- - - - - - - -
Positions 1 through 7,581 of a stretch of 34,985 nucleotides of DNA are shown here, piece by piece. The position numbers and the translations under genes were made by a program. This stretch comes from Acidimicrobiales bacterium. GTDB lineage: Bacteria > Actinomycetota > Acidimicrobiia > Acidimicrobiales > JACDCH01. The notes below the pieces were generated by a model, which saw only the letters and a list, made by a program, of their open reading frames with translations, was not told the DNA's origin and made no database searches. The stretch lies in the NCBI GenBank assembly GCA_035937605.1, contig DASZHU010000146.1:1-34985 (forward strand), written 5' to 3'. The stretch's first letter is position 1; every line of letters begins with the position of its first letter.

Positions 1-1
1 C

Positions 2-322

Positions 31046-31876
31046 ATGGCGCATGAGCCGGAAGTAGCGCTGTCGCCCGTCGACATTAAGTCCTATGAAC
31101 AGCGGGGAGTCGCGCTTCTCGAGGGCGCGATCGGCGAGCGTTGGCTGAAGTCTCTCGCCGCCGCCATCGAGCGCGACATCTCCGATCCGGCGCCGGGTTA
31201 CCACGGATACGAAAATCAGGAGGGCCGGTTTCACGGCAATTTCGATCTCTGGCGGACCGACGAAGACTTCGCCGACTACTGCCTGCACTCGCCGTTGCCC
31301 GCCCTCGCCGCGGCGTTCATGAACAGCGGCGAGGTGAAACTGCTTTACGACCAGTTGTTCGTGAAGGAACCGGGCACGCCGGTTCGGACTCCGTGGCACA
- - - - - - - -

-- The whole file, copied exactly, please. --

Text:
Positions 1 through 7,581 of a stretch of 34,985 nucleotides of DNA are shown here, piece by piece. The position numbers and the translations under genes were made by a program. This stretch comes from Acidimicrobiales bacterium. GTDB lineage: Bacteria > Actinomycetota > Acidimicrobiia > Acidimicrobiales > JACDCH01. The notes below the pieces were generated by a model, which saw only the letters and a list, made by a program, of their open reading frames with translations, was not told the DNA's origin and made no database searches. The stretch lies in the NCBI GenBank assembly GCA_035937605.1, contig DASZHU010000146.1:1-34985 (forward strand), written 5' to 3'. The stretch's first letter is position 1; every line of letters begins with the position of its first letter.

Positions 1-1
1 C

Positions 2-322

Positions 31046-31876
31046 ATGGCGCATGAGCCGGAAGTAGCGCTGTCGCCCGTCGACATTAAGTCCTATGAAC
31101 AGCGGGGAGTCGCGCTTCTCGAGGGCGCGATCGGCGAGCGTTGGCTGAAGTCTCTCGCCGCCGCCATCGAGCGCGACATCTCCGATCCGGCGCCGGGTTA
31201 CCACGGATACGAAAATCAGGAGGGCCGGTTTCACGGCAATTTCGATCTCTGGCGGACCGACGAAGACTTCGCCGACTACTGCCTGCACTCGCCGTTGCCC
31301 GCCCTCGCCGCGGCGTTCATGAACAGCGGCGAGGTGAAACTGCTTTACGACCAGTTGTTCGTGAAGGAACCGGGCACGCCGGTTCGGACTCCGTGGCACA